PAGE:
Extra Credit, Part 5

The Wire: A close analysis of the Season 5 title sequence
by Andrew Dignan, Kevin B. Lee and Matt Zoller Seitz  posted July 30, 2008
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Making The Wire, Museum of the Moving Image, July 30, 2008

This video essay is part of a series on The Wire. Also on Moving Image Source: Dana Polan on the show's Balzacian universe, Nelson George on its complex portrayal of black America, David Schwartz on its view of life as a chess game, and video essays on the Season 1, Season 2, Season 3, and Season 4 credits by Andrew Dignan, Kevin B. Lee, and Matt Zoller Seitz.

For its fifth and final season, The Wire returned with a storyline that made the bold move of criticizing the media—in this instance, print journalism as it stands in the year 2008. Simon's main issue of contention appears to be the way the media, and by extension government figures and the public at large, allow themselves to be distracted by salaciousness and fluff journalism at the expense of issues which plague us every day. As a society, we seem to be consumed by macabre details and tabloid exploits—an epidemic that seems to extend into our entertainment choices as well.

The Wire never captured the attention of the public at large like network shows CSI and Law & Order. Season 5's credits sequence seems to acknowledge this disparity with Steve Earle's cover of "Way Down in the Hole." Employing a catchy electronic piano refrain, the song calls to mind the theme to Law & Order, as if to criticize how false the mantra "ripped from the headlines" really is.

As in the season itself, there's an even divide within the visuals between law enforcement, criminal activities, and the mechanics of publishing and distributing a newspaper. Journalism is its own form of surveillance, and the editing continuously draws connections to the middleground they share—for instance, panning up a surveillance tower, down a wiretap, and then along a newspaper feeder. The editing scheme of this season's sequence is very linear, often showing cause and effect simply through where the images are placed. This is best exemplified in a sequence showing the evolution of a news story through six shots, progressing McNulty's lie that began with the red ribbon into a phony wiretap, a falsified police report, a poorly researched story, an inferior newspaper, and ultimately into a product being peddled by the very transients who are theoretically in danger.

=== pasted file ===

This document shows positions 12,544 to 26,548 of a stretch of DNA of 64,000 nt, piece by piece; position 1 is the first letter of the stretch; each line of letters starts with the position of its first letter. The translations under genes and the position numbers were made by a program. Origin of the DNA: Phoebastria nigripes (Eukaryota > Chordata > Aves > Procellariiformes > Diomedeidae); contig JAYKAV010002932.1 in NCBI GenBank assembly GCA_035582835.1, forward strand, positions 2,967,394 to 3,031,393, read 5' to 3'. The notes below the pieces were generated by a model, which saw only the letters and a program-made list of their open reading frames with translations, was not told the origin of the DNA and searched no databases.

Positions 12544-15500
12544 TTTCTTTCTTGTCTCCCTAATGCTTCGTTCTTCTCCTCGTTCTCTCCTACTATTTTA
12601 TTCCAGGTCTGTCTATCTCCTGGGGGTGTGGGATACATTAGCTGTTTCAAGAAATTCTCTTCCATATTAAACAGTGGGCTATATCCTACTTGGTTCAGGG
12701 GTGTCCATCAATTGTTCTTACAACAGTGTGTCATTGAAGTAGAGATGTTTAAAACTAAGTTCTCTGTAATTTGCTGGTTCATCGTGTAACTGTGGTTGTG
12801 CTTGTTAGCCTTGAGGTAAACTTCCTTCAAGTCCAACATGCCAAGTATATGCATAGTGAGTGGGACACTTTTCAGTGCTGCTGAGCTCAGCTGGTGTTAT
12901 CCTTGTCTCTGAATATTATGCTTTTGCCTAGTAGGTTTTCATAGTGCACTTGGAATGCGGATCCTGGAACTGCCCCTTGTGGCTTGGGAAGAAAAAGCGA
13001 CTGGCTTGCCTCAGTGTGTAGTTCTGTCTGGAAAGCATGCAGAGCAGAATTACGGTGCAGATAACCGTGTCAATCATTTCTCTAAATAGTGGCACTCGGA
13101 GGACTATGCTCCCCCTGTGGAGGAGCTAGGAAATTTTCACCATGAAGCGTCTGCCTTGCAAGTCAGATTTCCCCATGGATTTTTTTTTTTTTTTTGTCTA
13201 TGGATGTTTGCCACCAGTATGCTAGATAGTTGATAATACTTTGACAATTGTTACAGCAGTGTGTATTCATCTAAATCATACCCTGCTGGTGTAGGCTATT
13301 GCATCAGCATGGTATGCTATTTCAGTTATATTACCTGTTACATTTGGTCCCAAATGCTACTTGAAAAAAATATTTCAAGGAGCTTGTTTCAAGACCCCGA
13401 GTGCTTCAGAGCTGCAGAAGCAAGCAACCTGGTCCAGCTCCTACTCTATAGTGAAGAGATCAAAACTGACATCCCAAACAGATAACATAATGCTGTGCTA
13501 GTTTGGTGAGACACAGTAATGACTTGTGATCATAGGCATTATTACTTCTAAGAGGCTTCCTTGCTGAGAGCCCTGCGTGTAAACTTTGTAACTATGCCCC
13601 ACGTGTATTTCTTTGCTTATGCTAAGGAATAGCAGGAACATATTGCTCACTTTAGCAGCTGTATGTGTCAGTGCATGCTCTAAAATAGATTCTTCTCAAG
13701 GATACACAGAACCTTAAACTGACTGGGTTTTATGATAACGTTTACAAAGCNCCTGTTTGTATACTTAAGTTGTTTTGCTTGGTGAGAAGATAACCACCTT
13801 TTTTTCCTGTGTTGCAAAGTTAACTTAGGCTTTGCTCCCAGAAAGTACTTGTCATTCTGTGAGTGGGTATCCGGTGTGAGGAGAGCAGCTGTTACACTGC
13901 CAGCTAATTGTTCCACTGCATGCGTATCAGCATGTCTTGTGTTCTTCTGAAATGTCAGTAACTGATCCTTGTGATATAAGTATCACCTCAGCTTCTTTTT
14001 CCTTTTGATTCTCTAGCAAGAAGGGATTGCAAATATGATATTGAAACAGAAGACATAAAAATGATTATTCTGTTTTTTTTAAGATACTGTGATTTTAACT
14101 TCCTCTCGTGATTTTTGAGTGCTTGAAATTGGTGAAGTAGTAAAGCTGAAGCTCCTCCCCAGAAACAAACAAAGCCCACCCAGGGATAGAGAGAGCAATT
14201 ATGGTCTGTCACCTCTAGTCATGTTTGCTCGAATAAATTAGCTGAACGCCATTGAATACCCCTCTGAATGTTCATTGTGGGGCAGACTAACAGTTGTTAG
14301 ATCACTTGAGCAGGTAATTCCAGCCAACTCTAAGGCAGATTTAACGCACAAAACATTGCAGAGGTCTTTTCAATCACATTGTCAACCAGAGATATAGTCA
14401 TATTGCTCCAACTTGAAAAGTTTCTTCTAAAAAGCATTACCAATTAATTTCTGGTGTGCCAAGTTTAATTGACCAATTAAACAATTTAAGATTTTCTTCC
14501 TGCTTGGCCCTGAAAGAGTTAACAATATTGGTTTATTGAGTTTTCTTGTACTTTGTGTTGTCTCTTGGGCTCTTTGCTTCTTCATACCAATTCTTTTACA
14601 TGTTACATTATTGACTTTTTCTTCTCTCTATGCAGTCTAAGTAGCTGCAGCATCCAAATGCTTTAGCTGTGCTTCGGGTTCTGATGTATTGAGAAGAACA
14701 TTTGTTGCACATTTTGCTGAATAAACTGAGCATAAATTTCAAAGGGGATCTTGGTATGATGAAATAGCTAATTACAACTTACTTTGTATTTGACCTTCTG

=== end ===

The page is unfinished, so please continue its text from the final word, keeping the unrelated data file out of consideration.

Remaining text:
Season 5's credits sequence also possessed an awareness of the show's impending mortality. It brought back long-gone characters from seasons past, as if to show the ripple effect of the choices they made as well as to give viewers a sense of closure. The final credits sequence also gives us glimpses from the show's previous assignments. It even recontextualizes shots we've seen dozens of times before, such as the image of two kids from the pit busting a security camera, which is now seen in full color after years of being seen in black-and-white. We're being encouraged to look at everything that's to come with fresh eyes, as well to remember that on The Wire, it's all connected. —A.D. 

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July 30, 2008 Making The Wire

KEYWORDS

video essay  |  television  |  The Wire

RELATED ARTICLE

Extra Credit, Part 1 by Andrew Dignan, Kevin B. Lee and Matt Zoller Seitz
Extra Credit, Part 2 by Andrew Dignan, Kevin B. Lee and Matt Zoller Seitz
Extra Credit, Part 3 by Andrew Dignan, Kevin B. Lee and Matt Zoller Seitz
Extra Credit, Part 4 by Andrew Dignan, Kevin B. Lee and Matt Zoller Seitz
Invisible City by Dana Polan
Across Racial Lines by Nelson George
Kings and Pawns by David Schwartz
More: Article Archive

THE AUTHORS

Andrew Dignan is a film producer and occasional blogger living in Los Angeles. His last film, the Sundance selection Steel City, is now on DVD and he is currently in pre-production on two features and a short scheduled to shoot this fall.

More articles by Andrew Dignan

Kevin B. Lee is editor of the Keyframe journal at Fandor and programming executive at dGenerate Films.

More articles by Kevin B. Lee

Matt Zoller Seitz is a writer and filmmaker whose debut feature, the romantic comedy Home, is available through Netflix and Amazon. His writing on film and television has appeared in The New York Times, New York Press, and The Star Ledger, among other places. He is also the founder of The House Next Door, a movie and TV criticism website.

More articles by Matt Zoller Seitz
Author's Website: The House Next Door